The salesperson needs to know--as precisely as possible--what the rewards are going to be. The compensation system, therefore, needs to be simple and clearly stated. Action "A" yields reward "B". Anything much more complicated than "A=B" diverts attention from selling activities into calculating (or guessing at) the compensation. Any system which requires extensive explanation also introduces an element of mistrust into the company-salesperson relationship. After all, haven't we been taught to read the fine print for a reason?

Trust Vs. Quotas

The salesperson needs to be reasonably certain that once the reward has been earned, no outside factor can keep it out of his or her pocket. This includes changes in the rules of the system, fluctuations in market conditions after the sale, and, most of all, subjective decisions by company management. "A=B" quickly loses its motivating power when it sometimes becomes "A=B-1" at the whim of the sales manager. This is certainly not to say that a salesperson’s income needs to be guaranteed. What they must know, however, is that no one is going to change the rules after the game is played—and take away income which they justifiably feel they have earned.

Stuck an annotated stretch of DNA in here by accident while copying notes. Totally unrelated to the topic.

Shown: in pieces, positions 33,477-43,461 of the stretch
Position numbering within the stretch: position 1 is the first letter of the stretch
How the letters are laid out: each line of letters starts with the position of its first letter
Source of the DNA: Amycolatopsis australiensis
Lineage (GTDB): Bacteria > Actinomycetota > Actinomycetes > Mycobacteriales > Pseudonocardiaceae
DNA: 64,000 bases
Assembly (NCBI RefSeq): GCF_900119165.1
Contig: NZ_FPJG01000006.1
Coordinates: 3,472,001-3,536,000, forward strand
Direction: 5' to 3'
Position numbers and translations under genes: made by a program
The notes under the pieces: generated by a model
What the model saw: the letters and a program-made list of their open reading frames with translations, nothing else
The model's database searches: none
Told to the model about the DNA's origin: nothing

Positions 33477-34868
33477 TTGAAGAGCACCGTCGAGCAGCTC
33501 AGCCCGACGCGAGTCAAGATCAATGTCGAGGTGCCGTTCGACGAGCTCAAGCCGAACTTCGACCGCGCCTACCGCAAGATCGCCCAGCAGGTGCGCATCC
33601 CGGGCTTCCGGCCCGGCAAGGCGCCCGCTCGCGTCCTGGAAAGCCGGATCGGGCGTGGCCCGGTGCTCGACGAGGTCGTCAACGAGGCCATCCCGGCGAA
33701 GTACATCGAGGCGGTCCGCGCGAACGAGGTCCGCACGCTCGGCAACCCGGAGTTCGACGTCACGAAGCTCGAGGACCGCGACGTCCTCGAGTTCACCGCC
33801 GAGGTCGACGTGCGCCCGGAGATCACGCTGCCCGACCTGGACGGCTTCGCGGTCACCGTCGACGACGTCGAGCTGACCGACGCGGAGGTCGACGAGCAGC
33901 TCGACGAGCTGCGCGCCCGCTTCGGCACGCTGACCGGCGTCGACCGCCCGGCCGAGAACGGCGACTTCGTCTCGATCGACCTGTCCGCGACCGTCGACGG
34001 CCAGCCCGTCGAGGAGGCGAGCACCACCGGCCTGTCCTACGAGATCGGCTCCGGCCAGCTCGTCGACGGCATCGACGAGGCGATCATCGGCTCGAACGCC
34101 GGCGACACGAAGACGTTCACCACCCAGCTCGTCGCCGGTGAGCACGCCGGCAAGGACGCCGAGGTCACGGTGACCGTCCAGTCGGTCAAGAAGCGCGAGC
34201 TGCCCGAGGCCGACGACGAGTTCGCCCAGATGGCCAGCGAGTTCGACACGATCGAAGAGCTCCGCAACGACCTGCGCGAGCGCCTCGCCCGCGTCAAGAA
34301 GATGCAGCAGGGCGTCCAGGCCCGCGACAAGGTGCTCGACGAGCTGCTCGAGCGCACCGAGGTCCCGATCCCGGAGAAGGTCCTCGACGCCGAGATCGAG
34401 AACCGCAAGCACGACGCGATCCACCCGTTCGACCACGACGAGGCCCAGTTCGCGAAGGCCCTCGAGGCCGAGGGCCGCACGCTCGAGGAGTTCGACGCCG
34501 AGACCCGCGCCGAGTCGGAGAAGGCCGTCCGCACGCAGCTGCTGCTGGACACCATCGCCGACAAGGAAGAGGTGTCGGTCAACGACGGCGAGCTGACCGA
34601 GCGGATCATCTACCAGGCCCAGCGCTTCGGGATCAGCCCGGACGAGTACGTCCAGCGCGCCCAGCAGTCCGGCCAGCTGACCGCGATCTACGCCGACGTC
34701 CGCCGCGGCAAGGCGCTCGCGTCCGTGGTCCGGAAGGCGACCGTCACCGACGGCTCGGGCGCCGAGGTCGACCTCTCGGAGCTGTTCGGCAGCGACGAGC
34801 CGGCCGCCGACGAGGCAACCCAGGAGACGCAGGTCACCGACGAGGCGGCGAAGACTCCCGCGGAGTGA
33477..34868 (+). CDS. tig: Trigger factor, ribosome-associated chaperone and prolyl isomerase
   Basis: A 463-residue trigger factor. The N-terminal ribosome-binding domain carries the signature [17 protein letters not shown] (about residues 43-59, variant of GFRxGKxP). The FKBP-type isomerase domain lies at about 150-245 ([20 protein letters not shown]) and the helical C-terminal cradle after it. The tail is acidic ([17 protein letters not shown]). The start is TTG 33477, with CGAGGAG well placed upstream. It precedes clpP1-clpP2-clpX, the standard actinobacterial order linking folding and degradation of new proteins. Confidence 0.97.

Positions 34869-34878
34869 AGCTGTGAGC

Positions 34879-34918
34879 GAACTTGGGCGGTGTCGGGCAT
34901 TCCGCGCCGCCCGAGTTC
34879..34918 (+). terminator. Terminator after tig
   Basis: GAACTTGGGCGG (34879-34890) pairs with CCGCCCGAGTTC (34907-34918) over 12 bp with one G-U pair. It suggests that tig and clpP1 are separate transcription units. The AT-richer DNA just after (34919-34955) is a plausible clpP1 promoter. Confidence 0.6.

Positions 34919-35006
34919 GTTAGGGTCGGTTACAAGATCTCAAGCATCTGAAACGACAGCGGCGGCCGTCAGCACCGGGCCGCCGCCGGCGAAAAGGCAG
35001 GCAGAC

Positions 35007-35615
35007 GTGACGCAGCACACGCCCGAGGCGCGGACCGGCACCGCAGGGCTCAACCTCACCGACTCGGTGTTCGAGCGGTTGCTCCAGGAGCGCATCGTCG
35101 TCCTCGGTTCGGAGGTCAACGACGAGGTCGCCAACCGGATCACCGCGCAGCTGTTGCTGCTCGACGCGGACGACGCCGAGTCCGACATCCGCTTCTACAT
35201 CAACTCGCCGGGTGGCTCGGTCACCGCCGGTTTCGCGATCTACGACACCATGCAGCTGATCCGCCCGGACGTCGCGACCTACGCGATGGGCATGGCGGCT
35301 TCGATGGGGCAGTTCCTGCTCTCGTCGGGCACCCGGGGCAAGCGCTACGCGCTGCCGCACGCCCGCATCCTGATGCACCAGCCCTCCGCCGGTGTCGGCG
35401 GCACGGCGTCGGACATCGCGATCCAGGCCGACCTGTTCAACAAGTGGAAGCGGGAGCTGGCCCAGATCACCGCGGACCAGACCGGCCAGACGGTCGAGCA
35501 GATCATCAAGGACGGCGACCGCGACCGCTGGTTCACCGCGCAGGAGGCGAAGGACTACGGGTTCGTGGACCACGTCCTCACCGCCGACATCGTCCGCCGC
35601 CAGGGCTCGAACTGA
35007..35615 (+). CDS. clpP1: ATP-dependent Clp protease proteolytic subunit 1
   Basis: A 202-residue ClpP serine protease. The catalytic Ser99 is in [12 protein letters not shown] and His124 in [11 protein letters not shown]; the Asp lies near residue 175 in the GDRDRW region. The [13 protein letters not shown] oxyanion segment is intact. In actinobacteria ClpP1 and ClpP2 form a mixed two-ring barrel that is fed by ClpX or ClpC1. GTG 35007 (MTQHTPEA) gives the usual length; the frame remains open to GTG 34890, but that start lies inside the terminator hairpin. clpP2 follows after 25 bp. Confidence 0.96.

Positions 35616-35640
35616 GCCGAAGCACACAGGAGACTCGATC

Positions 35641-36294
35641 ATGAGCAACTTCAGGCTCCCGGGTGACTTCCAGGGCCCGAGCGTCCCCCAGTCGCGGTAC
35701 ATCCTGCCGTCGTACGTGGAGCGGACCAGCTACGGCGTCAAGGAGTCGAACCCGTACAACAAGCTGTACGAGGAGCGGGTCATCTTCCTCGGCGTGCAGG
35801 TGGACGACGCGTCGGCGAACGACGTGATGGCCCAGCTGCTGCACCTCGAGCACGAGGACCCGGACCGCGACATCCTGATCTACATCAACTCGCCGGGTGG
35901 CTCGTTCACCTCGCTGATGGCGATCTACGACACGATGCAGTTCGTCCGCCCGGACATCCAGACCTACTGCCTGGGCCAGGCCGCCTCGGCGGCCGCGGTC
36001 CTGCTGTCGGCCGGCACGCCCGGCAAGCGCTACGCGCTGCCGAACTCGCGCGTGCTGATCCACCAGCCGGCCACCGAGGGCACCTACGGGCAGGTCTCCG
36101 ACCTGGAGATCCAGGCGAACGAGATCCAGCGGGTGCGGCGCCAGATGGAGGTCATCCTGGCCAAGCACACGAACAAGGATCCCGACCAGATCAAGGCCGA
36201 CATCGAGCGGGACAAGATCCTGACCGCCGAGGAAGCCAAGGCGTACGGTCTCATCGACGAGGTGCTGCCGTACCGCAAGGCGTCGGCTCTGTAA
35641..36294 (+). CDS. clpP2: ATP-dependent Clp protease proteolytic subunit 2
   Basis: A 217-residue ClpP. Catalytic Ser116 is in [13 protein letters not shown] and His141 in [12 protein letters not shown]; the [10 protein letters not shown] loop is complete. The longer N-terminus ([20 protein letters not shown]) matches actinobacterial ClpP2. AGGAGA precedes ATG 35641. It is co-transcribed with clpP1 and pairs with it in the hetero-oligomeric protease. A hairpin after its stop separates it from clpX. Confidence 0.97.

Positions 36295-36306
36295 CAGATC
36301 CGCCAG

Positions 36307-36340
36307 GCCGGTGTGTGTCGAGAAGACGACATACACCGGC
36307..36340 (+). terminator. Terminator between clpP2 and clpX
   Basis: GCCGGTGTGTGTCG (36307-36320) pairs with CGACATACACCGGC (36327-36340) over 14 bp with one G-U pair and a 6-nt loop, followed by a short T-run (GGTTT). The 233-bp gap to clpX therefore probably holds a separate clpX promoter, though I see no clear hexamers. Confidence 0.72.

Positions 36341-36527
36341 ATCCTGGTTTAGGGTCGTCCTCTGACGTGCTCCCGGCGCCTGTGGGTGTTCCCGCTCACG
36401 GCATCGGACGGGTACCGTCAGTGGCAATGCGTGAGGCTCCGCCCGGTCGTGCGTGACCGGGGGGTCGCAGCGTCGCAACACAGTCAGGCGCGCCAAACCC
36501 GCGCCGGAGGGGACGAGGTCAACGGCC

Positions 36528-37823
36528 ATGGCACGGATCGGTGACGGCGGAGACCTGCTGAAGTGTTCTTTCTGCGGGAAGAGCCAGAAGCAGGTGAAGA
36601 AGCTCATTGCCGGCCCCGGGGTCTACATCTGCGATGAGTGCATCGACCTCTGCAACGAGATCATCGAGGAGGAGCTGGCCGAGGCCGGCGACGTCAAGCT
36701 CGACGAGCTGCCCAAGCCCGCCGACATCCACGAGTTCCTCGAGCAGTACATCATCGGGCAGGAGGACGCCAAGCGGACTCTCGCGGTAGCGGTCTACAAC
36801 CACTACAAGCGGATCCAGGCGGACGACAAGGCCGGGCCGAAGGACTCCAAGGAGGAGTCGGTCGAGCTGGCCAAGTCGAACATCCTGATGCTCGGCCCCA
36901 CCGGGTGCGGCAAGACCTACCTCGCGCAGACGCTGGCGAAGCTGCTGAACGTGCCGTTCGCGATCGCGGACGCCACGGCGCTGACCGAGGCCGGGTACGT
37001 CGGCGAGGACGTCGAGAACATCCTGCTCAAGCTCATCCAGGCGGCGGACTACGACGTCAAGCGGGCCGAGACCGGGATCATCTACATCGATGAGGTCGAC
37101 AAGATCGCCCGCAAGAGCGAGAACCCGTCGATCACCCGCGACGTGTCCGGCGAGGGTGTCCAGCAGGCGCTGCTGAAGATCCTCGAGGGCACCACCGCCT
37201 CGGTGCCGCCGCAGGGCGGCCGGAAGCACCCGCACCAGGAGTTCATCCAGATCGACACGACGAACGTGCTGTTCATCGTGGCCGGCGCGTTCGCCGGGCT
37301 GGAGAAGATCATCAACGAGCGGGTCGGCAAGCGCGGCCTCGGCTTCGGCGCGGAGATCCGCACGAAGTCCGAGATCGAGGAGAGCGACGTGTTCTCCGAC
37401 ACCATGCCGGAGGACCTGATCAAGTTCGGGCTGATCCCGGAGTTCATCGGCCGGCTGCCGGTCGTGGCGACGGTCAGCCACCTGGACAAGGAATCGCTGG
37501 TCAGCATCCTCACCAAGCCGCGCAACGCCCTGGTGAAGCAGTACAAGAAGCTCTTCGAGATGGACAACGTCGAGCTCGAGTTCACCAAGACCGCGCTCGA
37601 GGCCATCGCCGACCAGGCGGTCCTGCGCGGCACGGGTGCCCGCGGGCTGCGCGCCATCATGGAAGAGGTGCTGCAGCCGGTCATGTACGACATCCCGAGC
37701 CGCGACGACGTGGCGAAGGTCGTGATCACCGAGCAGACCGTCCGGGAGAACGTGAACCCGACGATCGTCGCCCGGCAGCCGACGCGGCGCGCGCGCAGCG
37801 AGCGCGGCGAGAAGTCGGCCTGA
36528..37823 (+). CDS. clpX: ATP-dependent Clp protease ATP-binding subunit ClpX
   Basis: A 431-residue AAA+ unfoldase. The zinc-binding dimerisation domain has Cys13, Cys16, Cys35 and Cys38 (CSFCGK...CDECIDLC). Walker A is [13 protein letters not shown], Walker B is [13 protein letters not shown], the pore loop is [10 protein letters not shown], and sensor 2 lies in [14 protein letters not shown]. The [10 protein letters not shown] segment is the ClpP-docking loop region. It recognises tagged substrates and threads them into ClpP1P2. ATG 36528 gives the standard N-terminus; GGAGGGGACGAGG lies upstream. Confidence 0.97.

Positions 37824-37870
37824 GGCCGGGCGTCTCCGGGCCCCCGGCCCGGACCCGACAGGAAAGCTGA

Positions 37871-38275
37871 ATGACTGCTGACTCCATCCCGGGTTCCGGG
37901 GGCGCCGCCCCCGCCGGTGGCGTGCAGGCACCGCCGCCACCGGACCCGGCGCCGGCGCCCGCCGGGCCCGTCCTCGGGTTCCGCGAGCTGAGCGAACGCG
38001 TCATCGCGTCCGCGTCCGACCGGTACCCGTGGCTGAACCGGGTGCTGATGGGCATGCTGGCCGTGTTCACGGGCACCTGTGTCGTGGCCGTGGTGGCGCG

A frequently-encountered commission system which violates all of these rules is one basing the commission rate on achievement of a budget or quota set by management rather than the sales person. No matter how you try to persuade the sales person to “buy in?to their quota, they will always perceive it as a surreptitious way for the company to take away some of their justly-earned income if they fail to achieve the quota—an action they believe motivated by the company’s desire to increase profits by decreasing commissions.

These plans also deny the sales person an immediate reward, since they must wait until the end of the quota-producing period to learn what they’ve earned for each sale. The longer the period—which frequently lasts three months or even a year—the greater the time between the sales person’s action and the reward for that behavior. Most good sales people I know are energized by the immediate gratification of selling; positive customer feedback, definitive completion of a long selling process, closing the sale. Delayed gratification simply de-motivates them.

Shortening the quota period to move the reward closer to the sale would seem to be the logical answer to this problem, but since it’s impossible to figure out what an individual sale earns before the sales person works on it, the commission plan can’t have a positive effect on their efforts.